Link aggregation with kernel bonding and the Team daemon

Battle of Generations


The direct comparison of the bonding driver and teamd looks like a battle of two generations. On the one hand, the established kernel driver is firmly embedded in the kernel and thus suggests that you know what you are getting. To this day, the prejudice commonplace in the minds of many admins is that only the functionality implemented in the kernel is truly good and that functionality in kernel space is automatically better than that "only" present in user space.

This fallacy, however, has now clearly been disproved by various tools, and teamd is one of them, because this solution requires just a small kernel module that specializes only in moving packets back and forth in the kernel, with no negative effect whatsoever.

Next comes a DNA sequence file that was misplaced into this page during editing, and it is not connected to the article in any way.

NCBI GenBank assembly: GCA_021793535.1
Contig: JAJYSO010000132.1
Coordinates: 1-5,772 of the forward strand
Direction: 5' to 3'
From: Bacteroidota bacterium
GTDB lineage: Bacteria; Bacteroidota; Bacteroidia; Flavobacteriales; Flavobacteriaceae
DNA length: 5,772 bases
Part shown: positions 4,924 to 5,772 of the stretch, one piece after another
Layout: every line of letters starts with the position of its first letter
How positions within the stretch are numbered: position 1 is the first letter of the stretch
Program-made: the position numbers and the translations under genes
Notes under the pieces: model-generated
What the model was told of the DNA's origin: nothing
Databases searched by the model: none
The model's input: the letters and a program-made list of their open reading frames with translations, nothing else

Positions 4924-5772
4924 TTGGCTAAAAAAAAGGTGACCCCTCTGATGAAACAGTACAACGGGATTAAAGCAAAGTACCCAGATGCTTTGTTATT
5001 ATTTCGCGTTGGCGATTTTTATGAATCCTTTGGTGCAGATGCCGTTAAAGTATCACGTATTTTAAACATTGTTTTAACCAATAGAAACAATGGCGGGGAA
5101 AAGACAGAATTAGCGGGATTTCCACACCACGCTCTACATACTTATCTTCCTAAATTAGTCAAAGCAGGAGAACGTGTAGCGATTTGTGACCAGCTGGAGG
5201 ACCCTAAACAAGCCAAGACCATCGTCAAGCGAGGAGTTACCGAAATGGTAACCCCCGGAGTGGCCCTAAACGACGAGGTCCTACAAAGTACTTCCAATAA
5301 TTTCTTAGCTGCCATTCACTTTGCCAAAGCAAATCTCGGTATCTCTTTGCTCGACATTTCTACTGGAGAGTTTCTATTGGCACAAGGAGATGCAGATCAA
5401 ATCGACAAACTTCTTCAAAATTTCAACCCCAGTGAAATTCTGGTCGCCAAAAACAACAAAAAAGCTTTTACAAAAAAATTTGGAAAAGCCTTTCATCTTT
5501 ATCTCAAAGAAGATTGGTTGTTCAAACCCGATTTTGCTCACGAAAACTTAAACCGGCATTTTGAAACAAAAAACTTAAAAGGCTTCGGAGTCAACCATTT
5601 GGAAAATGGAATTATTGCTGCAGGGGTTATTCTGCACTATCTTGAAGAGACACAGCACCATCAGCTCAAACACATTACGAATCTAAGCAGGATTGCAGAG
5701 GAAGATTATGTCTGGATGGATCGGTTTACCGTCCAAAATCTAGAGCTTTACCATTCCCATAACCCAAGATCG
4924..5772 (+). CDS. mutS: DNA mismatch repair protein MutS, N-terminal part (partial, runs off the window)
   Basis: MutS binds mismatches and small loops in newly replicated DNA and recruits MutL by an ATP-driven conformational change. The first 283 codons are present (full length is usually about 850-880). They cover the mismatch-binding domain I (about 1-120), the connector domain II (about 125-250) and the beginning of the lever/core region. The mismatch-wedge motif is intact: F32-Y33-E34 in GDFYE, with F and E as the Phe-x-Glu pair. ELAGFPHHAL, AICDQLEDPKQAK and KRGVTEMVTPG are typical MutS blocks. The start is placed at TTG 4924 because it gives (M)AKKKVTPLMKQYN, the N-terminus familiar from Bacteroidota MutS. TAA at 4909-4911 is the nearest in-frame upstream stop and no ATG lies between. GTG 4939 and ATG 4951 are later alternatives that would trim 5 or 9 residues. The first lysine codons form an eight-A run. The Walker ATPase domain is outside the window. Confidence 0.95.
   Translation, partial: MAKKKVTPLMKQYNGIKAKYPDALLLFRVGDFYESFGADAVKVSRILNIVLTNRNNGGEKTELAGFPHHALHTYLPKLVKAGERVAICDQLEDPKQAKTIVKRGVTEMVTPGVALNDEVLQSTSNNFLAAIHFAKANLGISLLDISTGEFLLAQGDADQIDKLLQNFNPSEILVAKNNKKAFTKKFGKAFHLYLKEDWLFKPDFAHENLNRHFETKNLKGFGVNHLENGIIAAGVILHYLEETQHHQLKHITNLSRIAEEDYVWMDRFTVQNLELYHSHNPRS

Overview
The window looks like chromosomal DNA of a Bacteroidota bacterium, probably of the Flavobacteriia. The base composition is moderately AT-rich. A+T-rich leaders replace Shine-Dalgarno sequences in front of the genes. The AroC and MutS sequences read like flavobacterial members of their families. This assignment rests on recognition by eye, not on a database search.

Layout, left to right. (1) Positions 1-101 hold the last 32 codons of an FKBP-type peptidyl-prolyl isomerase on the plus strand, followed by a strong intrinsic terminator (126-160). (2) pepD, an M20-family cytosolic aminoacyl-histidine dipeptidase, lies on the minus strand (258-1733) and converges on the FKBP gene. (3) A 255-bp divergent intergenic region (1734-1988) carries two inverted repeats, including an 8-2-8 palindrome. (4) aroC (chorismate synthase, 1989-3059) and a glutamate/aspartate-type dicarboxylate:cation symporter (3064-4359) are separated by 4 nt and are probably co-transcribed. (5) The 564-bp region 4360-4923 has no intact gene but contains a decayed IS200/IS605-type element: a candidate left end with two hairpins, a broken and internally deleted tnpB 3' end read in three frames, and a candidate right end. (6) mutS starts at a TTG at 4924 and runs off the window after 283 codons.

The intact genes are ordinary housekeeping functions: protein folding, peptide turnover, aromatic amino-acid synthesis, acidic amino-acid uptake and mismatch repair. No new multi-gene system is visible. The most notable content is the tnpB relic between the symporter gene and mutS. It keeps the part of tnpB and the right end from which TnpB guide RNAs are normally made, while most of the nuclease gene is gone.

The many functions and features implemented in teamd are a plus. Basically, the bonding driver is not capable of any function that libteam and teamd cannot handle; however, the obverse is not true: You would miss the intuitive and easy-to-understand configuration file in JSON format as painfully as the ability to monitor bonding devices by the D-Bus interface.

The bonding driver can score directly in terms of availability, because both ifenslave and bonding.ko can be found in any flavor of Linux. In comparison, admins have to install the tools for teamd, although in many distributions, this turns out to be no problem thanks to comprehensive offerings of the required packages.

Smart add-ons, such as teamd talking directly to ZeroMQ, round off the overall picture. If you are a network aggregation enthusiast, you will thus want to test teamd and libteam exhaustively – or at least take a closer look.

The Author

Martin Gerhard Loschwitz is a Telekom Public Cloud Architect for T-Systems and primarily works on topics such as OpenStack, Ceph, and Kubernetes.

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